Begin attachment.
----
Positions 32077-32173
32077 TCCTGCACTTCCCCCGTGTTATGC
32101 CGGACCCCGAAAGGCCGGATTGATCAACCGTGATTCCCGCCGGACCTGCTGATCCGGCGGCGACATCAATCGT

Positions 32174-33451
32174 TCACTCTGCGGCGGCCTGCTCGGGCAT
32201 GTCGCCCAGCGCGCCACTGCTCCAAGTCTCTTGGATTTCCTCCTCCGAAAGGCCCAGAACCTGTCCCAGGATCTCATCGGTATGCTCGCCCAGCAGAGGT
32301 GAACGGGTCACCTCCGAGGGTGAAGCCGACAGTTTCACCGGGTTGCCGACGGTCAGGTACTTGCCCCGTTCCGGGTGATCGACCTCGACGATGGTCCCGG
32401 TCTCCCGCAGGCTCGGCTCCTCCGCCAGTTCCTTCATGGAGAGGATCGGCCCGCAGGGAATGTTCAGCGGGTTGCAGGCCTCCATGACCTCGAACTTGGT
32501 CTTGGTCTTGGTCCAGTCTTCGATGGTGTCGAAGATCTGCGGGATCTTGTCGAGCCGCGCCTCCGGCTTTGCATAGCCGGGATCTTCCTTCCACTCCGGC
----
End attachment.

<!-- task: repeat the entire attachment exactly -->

Positions 32077-32173
32077 TCCTGCACTTCCCCCGTGTTATGC
32101 CGGACCCCGAAAGGCCGGATTGATCAACCGTGATTCCCGCCGGACCTGCTGATCCGGCGGCGACATCAATCGT

Positions 32174-33451
32174 TCACTCTGCGGCGGCCTGCTCGGGCAT
32201 GTCGCCCAGCGCGCCACTGCTCCAAGTCTCTTGGATTTCCTCCTCCGAAAGGCCCAGAACCTGTCCCAGGATCTCATCGGTATGCTCGCCCAGCAGAGGT
32301 GAACGGGTCACCTCCGAGGGTGAAGCCGACAGTTTCACCGGGTTGCCGACGGTCAGGTACTTGCCCCGTTCCGGGTGATCGACCTCGACGATGGTCCCGG
32401 TCTCCCGCAGGCTCGGCTCCTCCGCCAGTTCCTTCATGGAGAGGATCGGCCCGCAGGGAATGTTCAGCGGGTTGCAGGCCTCCATGACCTCGAACTTGGT
32501 CTTGGTCTTGGTCCAGTCTTCGATGGTGTCGAAGATCTGCGGGATCTTGTCGAGCCGCGCCTCCGGCTTTGCATAGCCGGGATCTTCCTTCCACTCCGGC